This proposal focuses on the mechanisms of mammalian protein synthesis and ribosome-associated mRNA surveillance (No-Go and non-stop decay (NGD and NSD, respectively)) and protein quality control pathways. Translation is a cyclical process, consisting of initiation, elongation, termination and ribosome recycling. While elongation is highly conserved, other stages differ significantly between kingdoms. Initiation is the most complicated and regulated stage of mammalian translation involving a complex interplay between multiple initiation factors (eIFs), whereas termination and recycling are intimately connected with cellular mRNA and protein quality control systems that are induced by aberrant stalling of elongation complexes by e.g. stable secondary structures, rare codons, damaged RNA bases (NGD), or the absence of a stop codon (NSD). Our development of in vitro reconstitution of the entire mammalian translation process and recent integration of our expertise with technical advances in cryo-electron microscopy made in the laboratory of J. Frank (HHMI, Columbia University) now gives us a unique opportunity to close several critical gaps in understanding of the mechanism of mammalian translation, to investigate physiologically important cases of translational regulation, and to extend our studies to associated mRNA and protein quality control pathways. We will (i) address the unresolved mechanistic aspects of the key stages in the canonical translation process (e.g. ribosomal recruitment of Met-tRNAiMet and the role in it of ABC50, the mechanism of eIF4F-mediated attachment of 43S ribosomal preinitiation complexes to capped mRNAs, the mechanism of action of DHX29 during ribosomal scanning and kinetics of this process, and kinetics of mammalian termination), (ii) recapitulate in vitro and determine mechanisms of specific cases of non-canonical initiation that have high physiological importance or clinical relevance, such as initiation mediated by Leu-tRNALeu, repeat-associated non-AUG (RAN) translation, initiation on distinct cellular IRESs and regulation of 5?-terminal oligopyrimidine (TOP) mRNAs, and (iii) develop our recent advances concerning mechanisms of ribosome-associated mRNA and protein quality control, including the role of peptidyl-tRNA hydrolase PTRH1 in release of ribosome-associated nascent chain peptidyl- tRNAs arising from interrupted translation, and the mechanism of function of GTPBP1 and GTPBP2, members of a relatively divergent group of translational GTPases. We will continue to use the in vitro reconstitution approach, integrated with state-of-art biochemical techniques, as well as kinetic and structural methods in collaboration with J. Frank (HHMI, Columbia University), Y. Hashem (IBMC Strasbourg, France), and M. Rodnina (MPI Gttingen, Germany).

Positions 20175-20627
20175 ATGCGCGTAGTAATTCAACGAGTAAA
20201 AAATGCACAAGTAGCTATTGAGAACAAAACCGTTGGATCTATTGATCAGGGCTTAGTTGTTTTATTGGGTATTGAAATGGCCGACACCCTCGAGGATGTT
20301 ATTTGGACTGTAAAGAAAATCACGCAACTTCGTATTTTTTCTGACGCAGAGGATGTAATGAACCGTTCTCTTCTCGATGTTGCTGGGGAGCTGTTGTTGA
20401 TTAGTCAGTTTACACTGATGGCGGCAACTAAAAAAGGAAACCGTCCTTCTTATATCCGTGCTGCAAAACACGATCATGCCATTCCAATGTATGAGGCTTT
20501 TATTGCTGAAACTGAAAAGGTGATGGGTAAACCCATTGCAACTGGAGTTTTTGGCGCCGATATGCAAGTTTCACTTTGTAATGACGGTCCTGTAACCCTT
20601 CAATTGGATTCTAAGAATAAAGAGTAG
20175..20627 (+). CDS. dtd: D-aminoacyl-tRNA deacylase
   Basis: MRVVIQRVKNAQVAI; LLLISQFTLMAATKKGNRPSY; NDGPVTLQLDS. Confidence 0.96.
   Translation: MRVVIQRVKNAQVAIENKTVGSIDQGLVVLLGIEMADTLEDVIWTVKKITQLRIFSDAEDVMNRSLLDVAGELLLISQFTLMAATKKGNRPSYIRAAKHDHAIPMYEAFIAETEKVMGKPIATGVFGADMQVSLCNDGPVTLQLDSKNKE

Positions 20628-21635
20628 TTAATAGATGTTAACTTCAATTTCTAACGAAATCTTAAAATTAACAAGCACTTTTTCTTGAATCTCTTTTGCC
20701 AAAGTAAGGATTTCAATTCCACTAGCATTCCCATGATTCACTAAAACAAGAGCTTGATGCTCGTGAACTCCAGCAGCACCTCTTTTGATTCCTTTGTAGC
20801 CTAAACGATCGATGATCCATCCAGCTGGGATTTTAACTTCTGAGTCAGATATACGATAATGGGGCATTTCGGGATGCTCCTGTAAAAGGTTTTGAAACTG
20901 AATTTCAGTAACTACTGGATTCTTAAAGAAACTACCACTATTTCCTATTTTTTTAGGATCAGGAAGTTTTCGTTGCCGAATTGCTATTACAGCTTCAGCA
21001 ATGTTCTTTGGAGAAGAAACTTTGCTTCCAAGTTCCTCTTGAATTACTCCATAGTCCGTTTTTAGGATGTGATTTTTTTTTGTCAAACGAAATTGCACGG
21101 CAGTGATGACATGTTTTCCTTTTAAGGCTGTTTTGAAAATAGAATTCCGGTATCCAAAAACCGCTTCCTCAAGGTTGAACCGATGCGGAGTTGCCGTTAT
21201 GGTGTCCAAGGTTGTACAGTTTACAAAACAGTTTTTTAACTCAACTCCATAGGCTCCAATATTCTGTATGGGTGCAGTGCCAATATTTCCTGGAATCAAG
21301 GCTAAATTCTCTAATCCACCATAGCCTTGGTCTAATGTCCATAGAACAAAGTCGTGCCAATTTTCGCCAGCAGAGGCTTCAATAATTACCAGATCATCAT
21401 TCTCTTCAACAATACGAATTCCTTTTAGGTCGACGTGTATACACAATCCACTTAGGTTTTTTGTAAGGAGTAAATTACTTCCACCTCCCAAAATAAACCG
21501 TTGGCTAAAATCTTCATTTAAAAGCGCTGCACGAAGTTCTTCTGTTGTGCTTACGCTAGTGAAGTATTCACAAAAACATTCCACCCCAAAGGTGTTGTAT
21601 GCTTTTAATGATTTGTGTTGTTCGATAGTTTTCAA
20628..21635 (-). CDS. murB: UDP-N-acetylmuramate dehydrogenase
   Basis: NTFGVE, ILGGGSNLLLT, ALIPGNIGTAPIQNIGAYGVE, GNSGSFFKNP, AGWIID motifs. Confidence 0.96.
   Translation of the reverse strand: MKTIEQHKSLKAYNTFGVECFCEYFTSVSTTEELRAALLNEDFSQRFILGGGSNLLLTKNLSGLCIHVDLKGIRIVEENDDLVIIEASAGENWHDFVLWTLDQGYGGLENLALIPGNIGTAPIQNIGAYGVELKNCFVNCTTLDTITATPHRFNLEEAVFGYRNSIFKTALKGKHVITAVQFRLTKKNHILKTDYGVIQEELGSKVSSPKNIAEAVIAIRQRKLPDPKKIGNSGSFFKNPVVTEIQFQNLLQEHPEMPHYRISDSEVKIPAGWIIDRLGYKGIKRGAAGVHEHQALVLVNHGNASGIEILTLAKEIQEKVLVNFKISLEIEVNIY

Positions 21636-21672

Protein synthesis is tightly regulated to ensure its accuracy and ability to accommodate dynamic changes in cellular metabolic demands. Defects in the translation apparatus and its regulation cause a variety of devastating diseases, including cancer and neurodegeneration, and translation is therefore increasingly becoming a focus for chemotherapeutic intervention. Determination of the molecular mechanisms of important steps in the translation process is essential for development of therapeutic approaches to ameliorate such defects.
|Lin, Kai Ying; Nag, Nabanita; Pestova, Tatyana V et al. (2018) Human eIF5 and eIF1A Compete for Binding to eIF5B. Biochemistry 57:5910-5920|
|Zinoviev, Alexandra; Goyal, Akanksha; Jindal, Supriya et al. (2018) Functions of unconventional mammalian translational GTPases GTPBP1 and GTPBP2. Genes Dev 32:1226-1241|